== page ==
Soul: A Review of the Pixar Animated Film

Soul is Pixar Animations newest feature film, one thrust into the newest era of streaming and available now and for the foreseeable future on Disney Plus. The film is a marvel of 3D animation, showing how far the medium has come and clearly displaying Pixar’s finesse with their abilities. Also on par with most of Pixar’s filmography is the story and subject matter.

Their works can masquerade as “children’s movies” as much of animation is pigeonholed these days, but the contents and implications of the story are much more universal in application. Pixar veteran and Soul’s director Pete Docter wrote the story with his co-director Kemp Powers and writer Mike Jones. Docter delivers again in creating fantastically foreign yet somehow familiar worlds and concepts just like with his previous directorial works Monsters Inc., Up, and Inside Out.

Joe Gardner (voiced by Jamie Foxx) lands in the Great Before.

The mysterious world and story help facilitate a lot of the great animation, such as main character Joe Gardner playing the piano with impressive accuracy and weight to his movements, or the small facial expressions on the character’s faces. The twist on the material (or immaterial really) is similar to Docter’s work on Inside Out. This classic Pixar magic lets the story be told and explored visually in ways only 3D animation can allow. Soul reveals itself to be somewhat self-titled, taking place in a couple different ethereal planes of existence which lie adjacent to Earth.

Whereas most films dealing with the afterlife touch on religion though, Soul chooses to focus on what is left behind, life itself. This results in an inspiring and touching story that helps the audience reflect on their own lives and perhaps create more appreciation for the gift that life truly is. Describing too much of the environments explored throughout the story feels like a disservice to those who haven’t seen the film, since the discovery of these foreign areas is part of the fun.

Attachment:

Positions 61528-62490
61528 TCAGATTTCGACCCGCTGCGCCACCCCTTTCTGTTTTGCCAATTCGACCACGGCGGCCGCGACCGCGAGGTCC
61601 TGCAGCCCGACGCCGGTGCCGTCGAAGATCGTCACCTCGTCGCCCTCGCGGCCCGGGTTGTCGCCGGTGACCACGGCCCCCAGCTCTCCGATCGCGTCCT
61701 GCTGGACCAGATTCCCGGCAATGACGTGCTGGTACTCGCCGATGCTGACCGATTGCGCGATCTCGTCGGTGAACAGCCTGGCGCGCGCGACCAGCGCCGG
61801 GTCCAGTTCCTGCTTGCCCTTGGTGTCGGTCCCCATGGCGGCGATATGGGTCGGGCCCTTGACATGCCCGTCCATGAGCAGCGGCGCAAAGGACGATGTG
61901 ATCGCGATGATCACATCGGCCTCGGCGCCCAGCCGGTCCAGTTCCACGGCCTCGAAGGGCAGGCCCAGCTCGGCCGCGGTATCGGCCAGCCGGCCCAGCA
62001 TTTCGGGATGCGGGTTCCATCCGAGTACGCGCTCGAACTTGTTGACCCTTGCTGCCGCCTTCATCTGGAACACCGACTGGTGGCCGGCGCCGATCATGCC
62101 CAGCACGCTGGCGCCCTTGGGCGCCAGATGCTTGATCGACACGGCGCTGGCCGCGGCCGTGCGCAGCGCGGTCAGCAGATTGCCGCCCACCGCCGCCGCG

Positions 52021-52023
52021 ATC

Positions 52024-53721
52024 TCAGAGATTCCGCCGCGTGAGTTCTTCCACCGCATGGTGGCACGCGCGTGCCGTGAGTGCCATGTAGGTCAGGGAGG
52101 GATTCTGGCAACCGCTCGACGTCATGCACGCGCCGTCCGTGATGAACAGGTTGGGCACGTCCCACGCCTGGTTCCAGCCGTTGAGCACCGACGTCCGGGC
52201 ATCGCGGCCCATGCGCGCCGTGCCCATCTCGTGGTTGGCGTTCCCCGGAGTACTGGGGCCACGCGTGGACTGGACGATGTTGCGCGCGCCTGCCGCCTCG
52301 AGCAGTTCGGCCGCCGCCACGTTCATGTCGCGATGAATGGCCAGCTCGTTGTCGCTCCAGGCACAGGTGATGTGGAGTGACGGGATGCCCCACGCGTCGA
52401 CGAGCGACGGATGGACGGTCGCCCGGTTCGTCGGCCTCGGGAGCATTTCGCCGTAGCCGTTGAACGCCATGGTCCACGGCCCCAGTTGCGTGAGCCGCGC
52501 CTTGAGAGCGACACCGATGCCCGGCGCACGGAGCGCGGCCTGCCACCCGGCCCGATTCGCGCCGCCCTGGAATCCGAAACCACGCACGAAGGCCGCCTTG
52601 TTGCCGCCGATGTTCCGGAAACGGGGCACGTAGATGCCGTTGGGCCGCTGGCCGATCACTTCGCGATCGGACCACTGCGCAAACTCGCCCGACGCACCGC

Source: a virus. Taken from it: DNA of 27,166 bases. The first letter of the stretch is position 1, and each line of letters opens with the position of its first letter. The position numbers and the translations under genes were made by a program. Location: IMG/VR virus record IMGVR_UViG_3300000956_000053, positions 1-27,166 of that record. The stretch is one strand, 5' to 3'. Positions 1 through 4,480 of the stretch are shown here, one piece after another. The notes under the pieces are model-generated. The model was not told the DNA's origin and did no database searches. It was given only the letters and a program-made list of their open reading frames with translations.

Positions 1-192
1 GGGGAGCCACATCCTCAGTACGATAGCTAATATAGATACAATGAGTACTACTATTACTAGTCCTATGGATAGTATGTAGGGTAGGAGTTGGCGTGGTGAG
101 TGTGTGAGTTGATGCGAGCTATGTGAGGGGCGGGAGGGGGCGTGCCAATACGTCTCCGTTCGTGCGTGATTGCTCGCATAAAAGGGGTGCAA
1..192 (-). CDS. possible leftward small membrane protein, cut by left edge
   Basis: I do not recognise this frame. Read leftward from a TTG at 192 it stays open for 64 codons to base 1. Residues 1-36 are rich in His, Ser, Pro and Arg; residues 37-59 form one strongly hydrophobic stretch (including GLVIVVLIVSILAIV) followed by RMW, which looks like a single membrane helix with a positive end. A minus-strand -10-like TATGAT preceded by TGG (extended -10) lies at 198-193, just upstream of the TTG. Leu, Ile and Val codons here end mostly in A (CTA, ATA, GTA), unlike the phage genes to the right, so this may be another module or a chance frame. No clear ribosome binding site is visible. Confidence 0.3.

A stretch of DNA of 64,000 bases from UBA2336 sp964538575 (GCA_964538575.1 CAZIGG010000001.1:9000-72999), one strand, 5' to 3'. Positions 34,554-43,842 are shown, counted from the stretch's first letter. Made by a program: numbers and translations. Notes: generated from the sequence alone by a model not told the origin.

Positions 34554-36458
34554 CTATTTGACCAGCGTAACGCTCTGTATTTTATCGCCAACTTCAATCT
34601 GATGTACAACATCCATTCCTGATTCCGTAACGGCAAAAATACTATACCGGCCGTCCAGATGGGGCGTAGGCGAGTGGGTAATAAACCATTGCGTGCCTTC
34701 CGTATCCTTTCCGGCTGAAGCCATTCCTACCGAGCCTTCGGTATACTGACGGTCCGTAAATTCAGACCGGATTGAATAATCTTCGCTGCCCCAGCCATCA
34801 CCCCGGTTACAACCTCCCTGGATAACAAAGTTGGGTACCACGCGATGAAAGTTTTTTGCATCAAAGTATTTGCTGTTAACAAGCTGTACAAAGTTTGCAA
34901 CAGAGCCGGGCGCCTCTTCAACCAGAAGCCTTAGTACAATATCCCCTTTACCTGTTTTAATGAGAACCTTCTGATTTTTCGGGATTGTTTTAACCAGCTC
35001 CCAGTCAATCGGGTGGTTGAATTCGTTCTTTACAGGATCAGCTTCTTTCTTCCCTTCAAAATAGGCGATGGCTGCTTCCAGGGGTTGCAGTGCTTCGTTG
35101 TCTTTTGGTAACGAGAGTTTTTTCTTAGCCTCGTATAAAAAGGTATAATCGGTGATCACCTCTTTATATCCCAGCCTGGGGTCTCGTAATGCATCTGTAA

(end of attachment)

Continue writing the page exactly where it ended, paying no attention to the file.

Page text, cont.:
Joe Gardner playing the piano with impressive accuracy and weight to his movements.

My only nitpicks with the picture consist of coincidences, underdeveloped concepts, and the last third of the film taking a bit long. Things seem too easy for the characters throughout the film, and in some instances third parties are involved without explanation, like “Where did Dr. Brögensson go?” Undeveloped items like this are usually used for a joke, but not always. The jokes are brief and sprinkled throughout the film. It’s quant humor that doesn’t linger, the kind of jokes you either catch and giggle or be left asking what was so funny. These short hilarities along with wondrous colors and animation make light the once heavy subject that is life and death. My last issue lies with the films’ fall off. The last third is a slow release that may affect people differently depending on what each individual takes from the film’s themes, but I personally found the answer long before the film’s official ending.

Still, it is a satisfying and emotional ending for an emotionally satisfying film. Gorgeously rendered and animated by the magicians Pixar employs, and fleshed out to have universal life significant lessons by the story creators. I’d highly suggest Soul to any fans of animation, or any fans of well written Pixar releases.

Written by Damon Rios

Damon is an amateur writer and professional media consumption artist. Movies, music, games, and books are all on the table. He is working towards a bachelor’s in communications and hopes to go professional in any writing capacity. As stated, Damon’s habits rotate from music consumption, to movie consumption, and everything in between.

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